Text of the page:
Who makes Eid work in the UAE?
While thousands across the country enjoyed the Eid festivities and took the chance to get some rest and relaxation, many dedicated residents were out in force working through the holiday to keep the country running smoothly.
An army of workers took to streets, stores and stations to man busy hotspots as revellers enjoyed the UAE’s Eid offerings.
Emergency services continued as usual, and police stepped up patrols to manage heavy traffic around busy malls, parks and beaches.
Waste management staff were out in big numbers to keep streets clean and waiters served rushed orders with a smile.
Security guards kept vigil over merchandise in crowded malls while pharmacists stayed back to disperse urgent medicines.
“If everyone took a break, who would be there to help you when you need it?” said Pakistani taxi driver Asghar Khan, 36.
“I chose to work the first Eid day, Friday, as people need to get around to visit friends and family - not everyone has a car.
“Besides, what would I do at home? My family isn’t here so being out on the job helps pass the day. As a cabbie, you get to talk to all sorts of people and share stories, it’s nice.”
Security guard Khalid Mahmoud, 26, was another Pakistani expat in Dubai who also volunteered to work on Friday.
“We are 16 guards and not all can be off, who will look after the shops? I chose to come in as protecting people and their property is my duty,” Mahmoud said.
“I can always take some other day off, now’s the time when the community needs us even more - although not everyone realises or appreciates that.”
Also doing his bit was Fares Al Mazroui, head of inspections and licensing at the Centre of Waste Management-Abu Dhabi. He led an army of over 3,000 cleaners and dozens of inspectors involved in waste disposal in the capital over Eid.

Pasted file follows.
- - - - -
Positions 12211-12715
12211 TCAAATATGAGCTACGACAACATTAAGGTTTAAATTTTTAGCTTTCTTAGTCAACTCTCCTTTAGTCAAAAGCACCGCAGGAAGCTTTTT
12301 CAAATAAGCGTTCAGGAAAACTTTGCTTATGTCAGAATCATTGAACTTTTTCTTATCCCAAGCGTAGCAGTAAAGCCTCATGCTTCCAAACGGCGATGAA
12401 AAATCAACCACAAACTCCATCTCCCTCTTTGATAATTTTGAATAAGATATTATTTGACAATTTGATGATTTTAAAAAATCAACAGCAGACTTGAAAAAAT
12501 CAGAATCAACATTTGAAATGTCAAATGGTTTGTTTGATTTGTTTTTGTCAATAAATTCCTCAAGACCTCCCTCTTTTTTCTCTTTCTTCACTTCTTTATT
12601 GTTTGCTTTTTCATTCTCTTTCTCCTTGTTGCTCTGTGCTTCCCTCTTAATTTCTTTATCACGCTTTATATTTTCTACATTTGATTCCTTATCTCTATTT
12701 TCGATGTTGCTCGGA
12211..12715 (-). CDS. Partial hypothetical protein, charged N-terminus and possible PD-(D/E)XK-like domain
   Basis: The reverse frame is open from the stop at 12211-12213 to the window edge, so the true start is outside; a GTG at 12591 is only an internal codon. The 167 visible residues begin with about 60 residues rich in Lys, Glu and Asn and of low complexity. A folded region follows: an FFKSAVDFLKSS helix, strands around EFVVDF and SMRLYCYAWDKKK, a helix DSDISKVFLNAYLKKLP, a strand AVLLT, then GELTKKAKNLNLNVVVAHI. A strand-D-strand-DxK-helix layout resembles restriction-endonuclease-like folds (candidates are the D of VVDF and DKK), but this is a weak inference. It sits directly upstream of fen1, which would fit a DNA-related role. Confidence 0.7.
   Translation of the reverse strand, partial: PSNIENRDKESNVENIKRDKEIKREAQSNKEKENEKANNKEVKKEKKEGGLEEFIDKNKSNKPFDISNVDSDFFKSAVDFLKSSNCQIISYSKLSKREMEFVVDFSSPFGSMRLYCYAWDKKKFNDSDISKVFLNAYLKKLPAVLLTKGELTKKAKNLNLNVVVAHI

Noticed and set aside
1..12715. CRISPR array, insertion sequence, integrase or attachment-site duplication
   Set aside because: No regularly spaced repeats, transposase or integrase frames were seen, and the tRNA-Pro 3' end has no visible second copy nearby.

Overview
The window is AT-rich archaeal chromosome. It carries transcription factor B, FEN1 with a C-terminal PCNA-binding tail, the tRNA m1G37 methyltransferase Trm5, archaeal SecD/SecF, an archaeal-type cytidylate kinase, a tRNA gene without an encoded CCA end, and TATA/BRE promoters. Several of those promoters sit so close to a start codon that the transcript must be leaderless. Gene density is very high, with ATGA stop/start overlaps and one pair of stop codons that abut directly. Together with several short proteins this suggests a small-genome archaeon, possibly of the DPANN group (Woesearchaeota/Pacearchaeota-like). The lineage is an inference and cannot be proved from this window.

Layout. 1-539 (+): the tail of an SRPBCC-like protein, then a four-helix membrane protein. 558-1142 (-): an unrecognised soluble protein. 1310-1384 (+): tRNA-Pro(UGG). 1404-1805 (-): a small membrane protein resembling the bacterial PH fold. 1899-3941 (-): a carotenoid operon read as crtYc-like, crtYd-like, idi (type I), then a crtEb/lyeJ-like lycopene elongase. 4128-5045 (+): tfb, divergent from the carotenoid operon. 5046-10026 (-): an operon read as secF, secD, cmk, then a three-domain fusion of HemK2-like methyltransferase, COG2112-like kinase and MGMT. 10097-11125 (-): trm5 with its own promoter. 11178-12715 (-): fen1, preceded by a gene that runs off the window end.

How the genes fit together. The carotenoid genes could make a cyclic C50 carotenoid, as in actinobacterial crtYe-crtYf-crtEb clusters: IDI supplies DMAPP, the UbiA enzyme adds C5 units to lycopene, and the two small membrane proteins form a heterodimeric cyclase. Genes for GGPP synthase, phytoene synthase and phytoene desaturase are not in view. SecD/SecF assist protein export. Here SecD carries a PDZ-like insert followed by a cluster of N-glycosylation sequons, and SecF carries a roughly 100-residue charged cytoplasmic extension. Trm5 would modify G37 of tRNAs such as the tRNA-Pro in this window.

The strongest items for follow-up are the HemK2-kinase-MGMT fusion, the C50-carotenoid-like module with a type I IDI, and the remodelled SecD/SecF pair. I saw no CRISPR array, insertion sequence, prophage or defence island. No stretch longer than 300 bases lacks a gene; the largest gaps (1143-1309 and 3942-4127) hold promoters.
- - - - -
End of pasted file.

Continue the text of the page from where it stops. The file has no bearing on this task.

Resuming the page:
“I don’t mind working on the Eid holidays because my responsibility - to keep the cleanliness of public places across the emirate - is a service to the country, its people and thousands of visitors,” Al Mazroui said.
“That itself is a celebration,” he added.
The capital had other spirited workers, like Mohammad Shereef, an Indian supervisor at Tarboush Restaurant on Hamdan Street.
He told Gulf News how he received a large number of customers with smiling faces on the first day of Eid.
“When they shared their happiness of the festival it turned out to be a celebration for me,” Shereef explained.
Down the street was Mohammad Sadiq, an Indian salesman at Lulu City Store. He found his work on the first day of Eid on Friday to be easier than most other days.
“All the customers came in a festive mood so nobody bargained much about the prices. So the business on the first day of Eid was brisk, fast and easy,” Sadiq said.
- AUB students start the academic year with 'mixed emotions' as strike looms
- It’s a good time to be job hunting in the UAE
- Getting the jobsworth: New challenges faced in the UAE employment market
- Teachers’ strike divideds Jordan's educators as students seen as main victims
- Profits in the name of education: GCC reeking in $6 billion worth of international school fees
- Despite Saudi crackdown, expat workers return to the streets
- International Labour Day: many in Lebanon keep on working
- Saudization? Think again! Expats coming back to KSA en masse despite deportations
- 1.7 million Pakistanis currently employed in MENA
- Majority of Middle Eastern staff to ‘work during vacation’